Mississippi Supreme Court

Freed from death row, woman, 58, finds peace in forgiveness

june 29, 2015

JACKSON, Miss. (AP) — A woman freed after 16 years on Mississippi’s death row says God helped her come to peace with herself and the fact that until recently, her execution might come any time.

Michelle Byrom tells a local paper that she has forgiven her son and others she feels treated her wrongly. Her son, Edward Byrom Jr., testified against her but later allegedly confessed.

Byrom was convicted of getting her son to hire a hit man to kill her husband. The Mississippi Supreme Court ordered a new trial in March.

She pleaded “no contest” Friday, asserting innocence but acknowledging prosecutors could probably convince a jury otherwise.

Byrom says that after the brief court hearing in Tishomingo County, she and her brother didn’t stop for lunch until they got to Tennessee.

Mississippi death row inmate Michelle Byrom to get new trial

April 1, 2014

(CNN) — A new trial has been ordered for Mississippi death row inmate Michelle Byrom, according to a state Supreme Court opinion issued Monday.

Byrom’s capital murder conviction was reversed, and the case has been remanded to the circuit court for a new trial, the opinion said.

“We are very grateful that the Mississippi Supreme Court has granted Michelle Byrom’s request for relief from her death sentence,” said Byrom’s attorney, David Calder. “This was a team effort on the part of the attorneys currently representing Michelle, and we believe that the court reached a just and fair result under the facts presented in this case.”

Byrom has been on death row since her 2000 conviction for capital murder. The 57-year-old woman was convicted of being the mastermind of a murder-for-hire plot to kill her allegedly abusive husband, a killing her son had admitted to committing in several jailhouse letters and, according to court documents, in an interview with a court-appointed psychologist.

He recanted when he was put on the stand, according to court records.

Attorney General Jim Hood, who had requested Byrom’s execution, said Monday his office would seek the court’s reasoning for the reversal.

“While we respect the Mississippi Supreme Court’s decision, it is important that the trial court know and understand the specific errors that were found by the justices so that the lower court knows the best way to proceed,” he said. “Our citizens can once again take comfort in the fact that we have a legal system that works for all parties involved.”

The Supreme Court opinion noted that the decision “is extraordinary and extremely rare in the context of a petition for leave to pursue post-conviction relief.”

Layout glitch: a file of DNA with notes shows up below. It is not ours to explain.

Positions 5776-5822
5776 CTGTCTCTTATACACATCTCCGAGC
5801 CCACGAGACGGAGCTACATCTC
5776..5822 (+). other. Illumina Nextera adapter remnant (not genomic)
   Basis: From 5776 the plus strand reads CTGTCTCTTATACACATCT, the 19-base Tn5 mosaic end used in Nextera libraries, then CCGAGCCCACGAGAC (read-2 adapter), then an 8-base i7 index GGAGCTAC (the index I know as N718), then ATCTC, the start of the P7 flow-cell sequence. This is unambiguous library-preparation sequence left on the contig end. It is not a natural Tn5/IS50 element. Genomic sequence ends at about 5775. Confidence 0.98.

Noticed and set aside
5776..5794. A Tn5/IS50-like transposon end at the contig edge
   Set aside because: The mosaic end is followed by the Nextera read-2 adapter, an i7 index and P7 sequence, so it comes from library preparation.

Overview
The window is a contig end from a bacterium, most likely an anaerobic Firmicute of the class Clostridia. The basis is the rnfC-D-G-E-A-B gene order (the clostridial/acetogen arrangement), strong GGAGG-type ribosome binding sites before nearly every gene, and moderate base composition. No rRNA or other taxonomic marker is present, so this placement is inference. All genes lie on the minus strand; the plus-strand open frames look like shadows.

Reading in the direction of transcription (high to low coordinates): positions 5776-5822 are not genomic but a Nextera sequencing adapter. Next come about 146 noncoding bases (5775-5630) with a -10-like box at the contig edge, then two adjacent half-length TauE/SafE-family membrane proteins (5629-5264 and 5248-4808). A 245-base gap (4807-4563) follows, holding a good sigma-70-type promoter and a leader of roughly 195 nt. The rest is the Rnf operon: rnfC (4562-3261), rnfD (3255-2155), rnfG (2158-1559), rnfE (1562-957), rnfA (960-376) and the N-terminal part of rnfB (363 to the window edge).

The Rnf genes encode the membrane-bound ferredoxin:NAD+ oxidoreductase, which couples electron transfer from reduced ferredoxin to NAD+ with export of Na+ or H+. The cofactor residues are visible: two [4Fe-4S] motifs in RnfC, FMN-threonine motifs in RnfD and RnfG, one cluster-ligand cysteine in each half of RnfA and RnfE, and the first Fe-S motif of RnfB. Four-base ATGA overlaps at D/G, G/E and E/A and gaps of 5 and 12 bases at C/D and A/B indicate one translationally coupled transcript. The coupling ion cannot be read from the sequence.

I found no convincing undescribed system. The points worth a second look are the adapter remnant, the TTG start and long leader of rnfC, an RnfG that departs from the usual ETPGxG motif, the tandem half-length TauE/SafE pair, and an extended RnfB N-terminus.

Oliver Diaz, the former presiding justice of the Supreme Court, called the opinion “actually kinda amazing,” from the order for a new trial to the ruling’s release on a Monday instead of a Thursday, as usual.

“The lawyers filed a last ditch motion for additional post conviction relief. These are almost never granted. Defendants are limited to a single post conviction motion,” he wrote in an e-mail to CNN. “It is extremely rare to grant and send back for a new trial.”

The court further instructed that a different judge should be assigned to Byrom’s new trial.

Circuit Judge Thomas J. Gardner, who imposed the death sentence on Byrom after her conviction, declined to comment to CNN, saying, “The matter is ongoing.”

Diaz also said the order for a new judge was extraordinary.

“Also, taking the step of removing the original trial judge is very unusual as well,” he wrote.

Tara Booth, spokeswoman for the Mississippi Department of Corrections, said the department expects an order Tuesday to transfer Byrom from the Central Mississippi Correctional Facility to Tishomingo County, where the killing occurred.

Hood, the attorney general, had requested that Byrom be executed “on or before (the date of) March 27,” but the Mississippi Supreme Court, which has the final say on execution dates, denied Hood’s request.

During Michelle Byrom’s original trial, prosecutors said she plotted to kill her husband, who was fatally shot in his home in Iuka, Mississippi, in 1999 while Michelle was in the hospital receiving treatment for double pneumonia. A jury convicted her based on evidence and testimony alleging that she was the mastermind of the plot.

Byrom Jr. admitted in jailhouse letters that he had committed the crime on his own after growing tired of his father’s physical and verbal abuse, and a court-appointed psychologist has said that Byrom Jr. told him a similar story.

On the stand, Byrom Jr. pinned the slaying on one of his friends, whom he said his mother had hired for $15,000.

Following her attorney’s advice, Michelle Byrom waived her right to a jury sentencing, allowing the judge to decide her fate. He sentenced her to death.

Prior to Monday’s ruling, Michelle Byrom’s defense attorneys had filed a motion asking the court for additional discovery so the alleged confession to the court-appointed psychologist could be fully explored.

The defense attorneys also want to depose the prosecutor from her trial, Arch Bullard, regarding his knowledge of Byrom Jr.’s alleged confession to the psychologist.

Bullard has told CNN that he firmly believes Michelle Byrom was the mastermind of the murder-for-hire plot.

Death row inmate Willie Manning granted DNA testing


Jul. 25, 2013


The Mississippi Supreme Court has given death row inmate Willie Jerome Manning the chance to argue before a judge for DNA and fingerprint testing that he alleges will show him innocent in the deaths of two college students.

The high court on Thursday gave Manning 60 days to file a brief in Oktibbeha County Circuit Court, where he was convicted, to support his motion for DNA testing and fingerprint analysis.

The order reversed an earlier decision in which the Supreme Court ruled 5-4 against Manning’s request for DNA testing.

Manning argues that technological strides in the past two decades in DNA testing could lead to proof that he is innocent of killing two Mississippi State University students in 1992.